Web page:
Russia demands OSCE reforms

OSCE delegates are considering a raft of Russian proposals to make the organisation ‘more effective.’  Russia effectively held a gun to the OSCE’s head a year ago, when it threatened to withold it’s budget contributions unless it’s proposals were taken seriously.

In particular, Russian diplomats want to force changes to the Office of Democratic Institutions (ODIHR), which monitors elections.  In particular, says RFE/RL:

Russia dislikes its custom of issuing a comment on elections soon after the polls close. In Russia’s view, ODIHR should submit its reports to the Permanent Council in Vienna and allow it to decide whether they should be published.

The Russian government is unhappy with the OSCE monitors, of course, because they tend to take a critical position on elections held in countries allied with Russia – countries which, to put it charitably, have a tendency to not hold free and fair elections.  Submitting reports to the Council for approval would, they hope, allow Russia to either moderate the content of election monitors’ reports or, at the very least, to delay their publication until well after the election in question, at a time when the news cycle has long since moved on.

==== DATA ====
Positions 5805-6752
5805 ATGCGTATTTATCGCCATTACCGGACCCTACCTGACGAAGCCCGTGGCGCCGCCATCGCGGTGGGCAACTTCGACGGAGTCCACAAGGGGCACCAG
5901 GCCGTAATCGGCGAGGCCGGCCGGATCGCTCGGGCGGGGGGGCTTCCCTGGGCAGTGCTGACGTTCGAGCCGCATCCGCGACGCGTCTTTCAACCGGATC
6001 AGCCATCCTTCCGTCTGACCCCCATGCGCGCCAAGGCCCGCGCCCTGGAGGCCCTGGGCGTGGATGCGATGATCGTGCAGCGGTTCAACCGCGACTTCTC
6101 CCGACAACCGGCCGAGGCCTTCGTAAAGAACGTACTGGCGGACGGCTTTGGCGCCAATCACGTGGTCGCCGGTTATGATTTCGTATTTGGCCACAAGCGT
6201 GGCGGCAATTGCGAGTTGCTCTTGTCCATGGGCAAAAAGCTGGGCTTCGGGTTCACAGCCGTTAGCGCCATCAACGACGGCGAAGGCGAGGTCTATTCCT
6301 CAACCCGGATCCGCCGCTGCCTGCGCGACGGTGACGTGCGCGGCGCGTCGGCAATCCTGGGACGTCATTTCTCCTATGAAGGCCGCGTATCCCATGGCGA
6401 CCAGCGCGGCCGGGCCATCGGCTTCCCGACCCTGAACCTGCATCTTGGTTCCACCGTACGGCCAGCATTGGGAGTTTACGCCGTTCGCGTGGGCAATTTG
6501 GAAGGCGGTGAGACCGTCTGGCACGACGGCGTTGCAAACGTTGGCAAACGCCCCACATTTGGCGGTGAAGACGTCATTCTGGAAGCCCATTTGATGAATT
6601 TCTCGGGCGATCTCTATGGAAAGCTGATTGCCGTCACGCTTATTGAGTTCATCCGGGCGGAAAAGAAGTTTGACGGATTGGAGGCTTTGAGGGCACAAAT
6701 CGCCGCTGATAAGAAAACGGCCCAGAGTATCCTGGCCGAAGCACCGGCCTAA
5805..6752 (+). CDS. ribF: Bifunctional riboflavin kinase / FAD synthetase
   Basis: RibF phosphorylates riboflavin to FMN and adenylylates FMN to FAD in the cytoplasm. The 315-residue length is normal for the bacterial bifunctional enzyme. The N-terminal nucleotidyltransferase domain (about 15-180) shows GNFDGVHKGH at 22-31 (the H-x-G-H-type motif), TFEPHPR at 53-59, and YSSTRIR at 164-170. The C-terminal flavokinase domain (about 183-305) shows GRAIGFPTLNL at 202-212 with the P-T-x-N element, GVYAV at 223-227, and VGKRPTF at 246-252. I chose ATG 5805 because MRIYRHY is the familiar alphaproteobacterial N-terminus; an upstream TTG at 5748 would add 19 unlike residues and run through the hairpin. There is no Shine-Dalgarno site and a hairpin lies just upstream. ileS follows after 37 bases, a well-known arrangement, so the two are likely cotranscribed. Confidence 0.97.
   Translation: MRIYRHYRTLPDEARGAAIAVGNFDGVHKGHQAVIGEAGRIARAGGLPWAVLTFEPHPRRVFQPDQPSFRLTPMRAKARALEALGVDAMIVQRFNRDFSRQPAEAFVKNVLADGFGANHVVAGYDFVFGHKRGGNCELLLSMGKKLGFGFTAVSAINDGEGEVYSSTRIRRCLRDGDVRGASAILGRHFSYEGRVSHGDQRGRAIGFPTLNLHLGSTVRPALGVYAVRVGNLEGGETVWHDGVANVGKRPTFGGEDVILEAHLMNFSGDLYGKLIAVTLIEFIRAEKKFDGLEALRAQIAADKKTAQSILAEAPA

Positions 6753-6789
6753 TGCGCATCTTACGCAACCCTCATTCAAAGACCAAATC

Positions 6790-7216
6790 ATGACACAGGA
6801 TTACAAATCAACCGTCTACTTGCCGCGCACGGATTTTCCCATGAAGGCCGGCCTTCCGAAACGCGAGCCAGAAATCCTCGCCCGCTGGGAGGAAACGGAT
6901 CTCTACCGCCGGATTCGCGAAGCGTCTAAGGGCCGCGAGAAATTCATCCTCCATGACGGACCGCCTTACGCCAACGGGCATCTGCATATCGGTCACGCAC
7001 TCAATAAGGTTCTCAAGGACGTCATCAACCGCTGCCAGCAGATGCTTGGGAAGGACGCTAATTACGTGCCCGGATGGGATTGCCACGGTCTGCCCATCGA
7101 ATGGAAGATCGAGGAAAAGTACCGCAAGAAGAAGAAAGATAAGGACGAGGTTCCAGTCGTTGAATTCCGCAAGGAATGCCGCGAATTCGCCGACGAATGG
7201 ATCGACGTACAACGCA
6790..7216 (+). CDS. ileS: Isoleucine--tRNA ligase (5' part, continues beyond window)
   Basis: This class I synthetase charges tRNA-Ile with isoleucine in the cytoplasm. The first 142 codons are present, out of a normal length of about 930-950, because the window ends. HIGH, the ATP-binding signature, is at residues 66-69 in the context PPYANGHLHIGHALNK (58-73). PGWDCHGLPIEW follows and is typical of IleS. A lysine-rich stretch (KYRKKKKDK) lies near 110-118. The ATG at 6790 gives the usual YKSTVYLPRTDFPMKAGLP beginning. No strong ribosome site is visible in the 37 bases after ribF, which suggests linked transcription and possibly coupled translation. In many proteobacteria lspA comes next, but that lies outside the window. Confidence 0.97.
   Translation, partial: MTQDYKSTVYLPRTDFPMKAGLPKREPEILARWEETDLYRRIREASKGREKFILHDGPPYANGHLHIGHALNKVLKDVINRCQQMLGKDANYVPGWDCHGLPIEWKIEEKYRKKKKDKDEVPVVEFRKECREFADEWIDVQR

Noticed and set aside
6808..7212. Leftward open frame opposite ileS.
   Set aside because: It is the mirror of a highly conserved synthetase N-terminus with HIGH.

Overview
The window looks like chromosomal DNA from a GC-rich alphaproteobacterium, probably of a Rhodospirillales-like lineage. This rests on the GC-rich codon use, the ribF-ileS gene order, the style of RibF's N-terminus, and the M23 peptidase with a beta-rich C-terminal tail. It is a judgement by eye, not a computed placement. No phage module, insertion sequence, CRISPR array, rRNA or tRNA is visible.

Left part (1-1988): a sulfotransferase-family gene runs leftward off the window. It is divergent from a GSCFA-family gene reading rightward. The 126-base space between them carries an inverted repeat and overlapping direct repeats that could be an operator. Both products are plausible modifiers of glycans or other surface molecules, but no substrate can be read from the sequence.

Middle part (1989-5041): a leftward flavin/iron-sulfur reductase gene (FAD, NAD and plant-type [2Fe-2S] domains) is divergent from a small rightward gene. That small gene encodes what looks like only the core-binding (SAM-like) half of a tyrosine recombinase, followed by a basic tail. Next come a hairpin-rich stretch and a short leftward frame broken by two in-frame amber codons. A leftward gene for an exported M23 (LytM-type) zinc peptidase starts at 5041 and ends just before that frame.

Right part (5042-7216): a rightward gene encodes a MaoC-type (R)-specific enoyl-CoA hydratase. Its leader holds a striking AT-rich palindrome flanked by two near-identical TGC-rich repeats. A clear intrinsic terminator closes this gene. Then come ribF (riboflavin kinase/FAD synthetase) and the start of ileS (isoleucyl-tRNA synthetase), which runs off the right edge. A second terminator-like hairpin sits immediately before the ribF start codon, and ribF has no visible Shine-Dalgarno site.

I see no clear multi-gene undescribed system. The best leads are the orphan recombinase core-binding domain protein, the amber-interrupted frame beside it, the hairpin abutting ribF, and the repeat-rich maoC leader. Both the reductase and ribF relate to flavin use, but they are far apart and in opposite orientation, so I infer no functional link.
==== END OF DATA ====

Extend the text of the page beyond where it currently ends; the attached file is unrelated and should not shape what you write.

Russia is a key member of the OSCE and, as such, has every right to make its demands heard.  The heavy handed way it has done so, however, has not won it any friends, and shows clearly how out of step Russia is with most other members states.*  The OSCE should, and I think will, reject these proposals.  If they reject them out of hand, so much the better.   

Nathan at registan.net has a couple of posts on the topic, including this typically forthright opinion:

At the very least, one would hope that the OSCE would grow a spine and tell Russia to quit acting like a spoiled crybaby.

*Although I’m critical of Russia’s heavy handed methods here, I am finding it hard to resist the temptations to draw parallels here with the way the United States has at times used the threat of witholding part of it’s UN dues in an attempt to prompt reform within that organisation.

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1 Response

  1. Hektor Bim says:

    Interesting, but you are missing the essential point that the US actually does pay for a substantial part of the UN. Russia, on the other hand, pays for nothing, has almost no real allies to speak of, annoys/attempts to dictate to almost all of its neighbors on a regular basis, and still wants to boss other people around. That’s the “laugh out loud” part of these proposals.